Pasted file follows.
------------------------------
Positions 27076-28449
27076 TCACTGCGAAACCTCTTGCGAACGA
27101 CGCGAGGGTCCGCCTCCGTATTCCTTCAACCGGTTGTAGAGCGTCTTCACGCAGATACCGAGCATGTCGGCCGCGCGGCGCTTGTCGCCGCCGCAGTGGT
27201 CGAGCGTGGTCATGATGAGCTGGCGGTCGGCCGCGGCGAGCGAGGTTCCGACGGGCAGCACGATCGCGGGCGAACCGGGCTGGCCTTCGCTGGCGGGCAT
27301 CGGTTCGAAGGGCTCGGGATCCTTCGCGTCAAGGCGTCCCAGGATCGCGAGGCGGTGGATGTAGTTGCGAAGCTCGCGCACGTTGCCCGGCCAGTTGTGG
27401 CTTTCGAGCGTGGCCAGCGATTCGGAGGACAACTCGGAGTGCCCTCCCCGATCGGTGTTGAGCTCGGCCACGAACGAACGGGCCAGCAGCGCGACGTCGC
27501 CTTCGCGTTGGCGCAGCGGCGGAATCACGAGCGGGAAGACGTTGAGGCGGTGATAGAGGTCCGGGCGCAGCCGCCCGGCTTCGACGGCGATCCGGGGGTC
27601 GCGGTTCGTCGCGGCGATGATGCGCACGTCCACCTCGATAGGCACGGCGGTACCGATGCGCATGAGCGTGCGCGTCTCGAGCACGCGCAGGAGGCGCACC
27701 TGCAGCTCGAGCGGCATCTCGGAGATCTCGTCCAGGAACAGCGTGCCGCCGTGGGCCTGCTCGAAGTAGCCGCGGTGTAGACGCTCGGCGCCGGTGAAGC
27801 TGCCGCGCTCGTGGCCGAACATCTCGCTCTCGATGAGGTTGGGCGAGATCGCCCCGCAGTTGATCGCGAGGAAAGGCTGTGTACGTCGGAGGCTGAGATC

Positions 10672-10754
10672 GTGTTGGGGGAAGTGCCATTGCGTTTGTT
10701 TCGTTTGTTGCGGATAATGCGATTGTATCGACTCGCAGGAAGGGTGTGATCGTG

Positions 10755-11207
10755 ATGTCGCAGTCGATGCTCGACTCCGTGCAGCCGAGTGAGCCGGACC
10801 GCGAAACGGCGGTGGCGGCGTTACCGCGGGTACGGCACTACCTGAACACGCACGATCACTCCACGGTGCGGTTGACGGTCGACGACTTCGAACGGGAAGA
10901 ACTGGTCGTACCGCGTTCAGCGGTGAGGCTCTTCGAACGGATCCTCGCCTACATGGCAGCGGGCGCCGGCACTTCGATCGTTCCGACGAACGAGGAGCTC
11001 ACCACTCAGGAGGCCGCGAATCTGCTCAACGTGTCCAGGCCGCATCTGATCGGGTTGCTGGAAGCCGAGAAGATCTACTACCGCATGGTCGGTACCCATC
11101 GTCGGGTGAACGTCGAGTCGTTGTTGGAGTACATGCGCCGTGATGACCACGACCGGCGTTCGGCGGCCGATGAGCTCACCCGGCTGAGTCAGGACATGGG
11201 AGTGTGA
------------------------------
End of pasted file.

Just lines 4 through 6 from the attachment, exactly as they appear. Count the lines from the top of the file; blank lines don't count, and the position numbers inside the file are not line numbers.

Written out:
27201 CGAGCGTGGTCATGATGAGCTGGCGGTCGGCCGCGGCGAGCGAGGTTCCGACGGGCAGCACGATCGCGGGCGAACCGGGCTGGCCTTCGCTGGCGGGCAT
27301 CGGTTCGAAGGGCTCGGGATCCTTCGCGTCAAGGCGTCCCAGGATCGCGAGGCGGTGGATGTAGTTGCGAAGCTCGCGCACGTTGCCCGGCCAGTTGTGG
27401 CTTTCGAGCGTGGCCAGCGATTCGGAGGACAACTCGGAGTGCCCTCCCCGATCGGTGTTGAGCTCGGCCACGAACGAACGGGCCAGCAGCGCGACGTCGC